Wind, solar, hydroelectric, geothermal. These are all examples of renewable energy sources but they all have huge substantial problems. Wind is unreliable, solar is both expensive and unreliable and the raw materials have other geopolitical externalities attached, and geothermal is location specific and the gasses released during use have an environmental impact. Really the only option for stable energy in the future is nuclear power and that means uranium.
Before you point out Chernobyl, Three Mile Island and Fukushima, consider for a second that those three particular reactors were built in the 1970’s, when the technology was in its infancy. The technology has advanced considerably since then with Canada’s own CANDU reactor in Darlington, Ontario, leading the way.
Naturally, though, the nuclear future is going to require a steady, fresh flow of uranium and that’s why today’s roundup involves five uranium companies you should be keeping your eye on.
IsoEnergy finds high-grade uranium deposit in Athabasca region
IsoEnergy’s (TSXV: ISO) (OTCQX: ISENF) Mineral Resource Estimate for the Hurricane uranium deposit on its Larcque East project in the eastern Athabasca Basin is complete.
Saskatchewan is where the uranium is primarily in Canada. It’s been recognized as the premier mining jurisdiction in Canada and as one of the best in the world. It’s where the world has come for decades to get their nuclear energy needs met in source uranium. Now that’s looking to grow as the demand for getting away from climate-change oriented fossil fuels kicks uranium production into high demand.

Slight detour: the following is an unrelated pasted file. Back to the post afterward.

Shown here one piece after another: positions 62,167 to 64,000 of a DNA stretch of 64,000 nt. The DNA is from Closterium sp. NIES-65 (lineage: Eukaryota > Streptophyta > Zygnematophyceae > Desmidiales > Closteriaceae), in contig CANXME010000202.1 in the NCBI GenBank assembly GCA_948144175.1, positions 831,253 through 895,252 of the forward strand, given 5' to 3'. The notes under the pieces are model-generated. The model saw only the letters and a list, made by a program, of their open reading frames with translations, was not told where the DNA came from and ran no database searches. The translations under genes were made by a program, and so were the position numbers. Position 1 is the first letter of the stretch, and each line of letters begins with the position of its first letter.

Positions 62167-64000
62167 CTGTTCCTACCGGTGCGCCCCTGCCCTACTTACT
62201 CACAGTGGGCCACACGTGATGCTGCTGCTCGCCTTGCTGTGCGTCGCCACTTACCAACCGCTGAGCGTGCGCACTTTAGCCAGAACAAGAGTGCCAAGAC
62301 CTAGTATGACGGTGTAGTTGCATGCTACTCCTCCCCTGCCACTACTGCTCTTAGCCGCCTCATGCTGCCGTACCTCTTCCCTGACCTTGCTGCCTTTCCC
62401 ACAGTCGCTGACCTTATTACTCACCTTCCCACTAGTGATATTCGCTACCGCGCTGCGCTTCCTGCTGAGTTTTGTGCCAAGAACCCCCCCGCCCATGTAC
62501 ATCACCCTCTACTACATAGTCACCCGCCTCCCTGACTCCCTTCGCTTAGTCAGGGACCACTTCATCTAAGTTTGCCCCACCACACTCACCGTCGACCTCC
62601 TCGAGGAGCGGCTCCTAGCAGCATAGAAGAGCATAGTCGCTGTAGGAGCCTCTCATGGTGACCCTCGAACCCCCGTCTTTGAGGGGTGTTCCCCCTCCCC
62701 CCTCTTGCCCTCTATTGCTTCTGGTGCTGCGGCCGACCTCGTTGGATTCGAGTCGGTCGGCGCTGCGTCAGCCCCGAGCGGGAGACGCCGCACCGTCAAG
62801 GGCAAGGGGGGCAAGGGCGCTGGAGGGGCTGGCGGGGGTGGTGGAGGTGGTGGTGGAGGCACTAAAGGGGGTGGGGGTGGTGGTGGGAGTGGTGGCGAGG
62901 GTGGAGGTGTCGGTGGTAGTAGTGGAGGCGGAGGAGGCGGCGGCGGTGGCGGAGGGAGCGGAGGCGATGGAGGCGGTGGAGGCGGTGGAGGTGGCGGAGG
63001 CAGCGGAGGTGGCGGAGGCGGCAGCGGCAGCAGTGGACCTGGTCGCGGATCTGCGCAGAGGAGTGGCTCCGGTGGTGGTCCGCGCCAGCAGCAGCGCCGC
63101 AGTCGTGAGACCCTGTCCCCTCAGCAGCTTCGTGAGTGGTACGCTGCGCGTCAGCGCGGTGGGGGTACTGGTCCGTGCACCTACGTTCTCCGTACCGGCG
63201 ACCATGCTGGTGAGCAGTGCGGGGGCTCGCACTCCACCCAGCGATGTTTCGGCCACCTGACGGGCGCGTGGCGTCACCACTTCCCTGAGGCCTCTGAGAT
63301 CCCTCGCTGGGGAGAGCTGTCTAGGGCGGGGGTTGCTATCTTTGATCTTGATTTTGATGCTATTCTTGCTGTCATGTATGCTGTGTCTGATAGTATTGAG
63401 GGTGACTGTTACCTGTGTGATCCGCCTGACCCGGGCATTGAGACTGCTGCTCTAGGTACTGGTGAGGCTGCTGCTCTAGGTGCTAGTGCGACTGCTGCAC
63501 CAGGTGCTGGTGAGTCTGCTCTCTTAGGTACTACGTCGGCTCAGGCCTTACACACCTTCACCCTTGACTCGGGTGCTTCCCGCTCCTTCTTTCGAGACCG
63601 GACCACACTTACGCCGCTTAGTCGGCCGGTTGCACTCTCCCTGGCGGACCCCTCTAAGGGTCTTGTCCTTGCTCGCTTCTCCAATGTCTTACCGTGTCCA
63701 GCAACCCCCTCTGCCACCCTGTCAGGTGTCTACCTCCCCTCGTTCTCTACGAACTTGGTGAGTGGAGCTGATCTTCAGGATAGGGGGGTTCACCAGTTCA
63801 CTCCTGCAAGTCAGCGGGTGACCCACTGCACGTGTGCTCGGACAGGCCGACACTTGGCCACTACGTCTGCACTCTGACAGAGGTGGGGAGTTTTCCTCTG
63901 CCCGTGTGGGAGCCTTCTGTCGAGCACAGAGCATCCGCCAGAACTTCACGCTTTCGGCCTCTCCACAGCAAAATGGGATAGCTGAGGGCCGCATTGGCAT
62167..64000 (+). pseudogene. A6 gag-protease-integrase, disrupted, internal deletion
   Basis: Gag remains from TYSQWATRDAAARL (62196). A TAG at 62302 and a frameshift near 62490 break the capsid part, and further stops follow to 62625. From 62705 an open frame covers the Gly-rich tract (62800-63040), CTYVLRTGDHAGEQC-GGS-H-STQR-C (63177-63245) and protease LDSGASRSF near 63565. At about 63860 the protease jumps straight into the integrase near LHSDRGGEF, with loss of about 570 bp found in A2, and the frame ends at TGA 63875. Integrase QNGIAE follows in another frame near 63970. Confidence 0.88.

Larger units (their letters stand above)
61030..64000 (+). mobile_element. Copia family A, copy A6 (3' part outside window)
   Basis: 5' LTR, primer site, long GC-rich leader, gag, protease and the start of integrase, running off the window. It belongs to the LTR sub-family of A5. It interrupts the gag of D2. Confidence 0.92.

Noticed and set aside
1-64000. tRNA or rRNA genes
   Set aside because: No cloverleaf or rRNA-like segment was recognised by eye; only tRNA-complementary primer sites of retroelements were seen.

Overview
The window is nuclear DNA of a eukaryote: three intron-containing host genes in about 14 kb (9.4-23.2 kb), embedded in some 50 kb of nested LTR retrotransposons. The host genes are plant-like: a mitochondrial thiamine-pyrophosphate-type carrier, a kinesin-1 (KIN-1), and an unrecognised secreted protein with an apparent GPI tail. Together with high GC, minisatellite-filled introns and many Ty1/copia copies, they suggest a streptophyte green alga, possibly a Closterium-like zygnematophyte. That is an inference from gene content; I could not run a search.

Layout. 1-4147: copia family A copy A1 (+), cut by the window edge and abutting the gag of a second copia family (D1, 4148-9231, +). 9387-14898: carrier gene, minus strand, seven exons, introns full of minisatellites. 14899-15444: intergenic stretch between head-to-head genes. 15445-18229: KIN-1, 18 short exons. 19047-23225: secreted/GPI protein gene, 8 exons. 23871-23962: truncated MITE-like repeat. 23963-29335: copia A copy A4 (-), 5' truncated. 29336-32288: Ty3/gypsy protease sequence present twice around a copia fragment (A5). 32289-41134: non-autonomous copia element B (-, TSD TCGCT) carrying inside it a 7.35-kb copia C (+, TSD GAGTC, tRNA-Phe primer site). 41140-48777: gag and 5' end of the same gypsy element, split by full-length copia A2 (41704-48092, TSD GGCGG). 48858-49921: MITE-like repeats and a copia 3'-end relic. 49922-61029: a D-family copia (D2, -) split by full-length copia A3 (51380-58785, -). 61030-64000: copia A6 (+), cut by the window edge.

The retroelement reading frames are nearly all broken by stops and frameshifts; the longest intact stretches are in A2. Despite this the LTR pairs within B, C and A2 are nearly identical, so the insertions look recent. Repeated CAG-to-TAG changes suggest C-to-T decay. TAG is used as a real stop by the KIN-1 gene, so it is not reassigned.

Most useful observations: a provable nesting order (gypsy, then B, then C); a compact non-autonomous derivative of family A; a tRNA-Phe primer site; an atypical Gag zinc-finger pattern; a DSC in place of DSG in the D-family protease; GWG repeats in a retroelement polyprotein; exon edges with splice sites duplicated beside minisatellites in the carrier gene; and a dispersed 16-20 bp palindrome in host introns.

Given that Hurricane’s exceptionally high uranium grade along with its relatively shallow depth and the closeness to eastern Athabasca Basin road, power and milling infrastructure, and this is a good deal for IsoEnergy.
“Since incorporation by NexGen Energy in 2016, IsoEnergy’s objective has been to explore for high-grade uranium on the eastern side of Saskatchewan’s Athabasca Basin. Following the discovery of Hurricane in July 2018 IsoEnergy has focused on determining the scope and scale of the deposit. The six drilling programs completed since then have culminated in today’s announcement of an Indicated Mineral Resource of 48.61 million pounds U3O8 at an average grade of 34.5% U3O8, with the high-grade domain containing nearly 44 million pounds U3O8 at an average grade of 52.1% U3O8. The team at IsoEnergy is extremely proud of the work done on Hurricane, and it is rewarding to present this initial Resource Estimate to the Company’s stakeholders,” according to Tim Gabruch, president and CEO of IsoEnergy.
The company is a well-funded uranium exploration and development company with a board and management team of members with substantial experience in uranium exploration, development and operations. The company was founded and receives support by the team at its majority shareholder, NexGen Energy.
Findings at a glance:
- Indicated Mineral Resources of 48.61 million lbs of U3O8 based on 63,800 tonnes grading 34.5% U3O8, including 43.89 million lbs U3O8 at an average grade of 52.1% U3O8 within the high-grade domain
- Inferred Mineral Resources of 2.66 million lbs of U3O8 based on 54,300 tonnes grading 2.2% U3O8
- Indicated Mineral Resources are highly insensitive to cut-off grade due to the high-grade and compact nature of the Hurricane Deposit
This adds to IsoEnergy’s portfolio of prospective projects in the Athabasca Basin. In 2018, the company found the high-grade Hurricane Deposit on its Larocque East property in the Eastern Athabasca Basin.
Fission Uranium gets onboard with engagement and communication with local first nation
Fission Uranium (TSX:FCU) (OTCQX:FCUUF) inked an engagement and communication agreement with the Buffalo River Dene Nation (BRDN), which makes solid sense as Fission’s PLR project in the southwest Athabasca Basin region is on BRDN’s ancestral lands.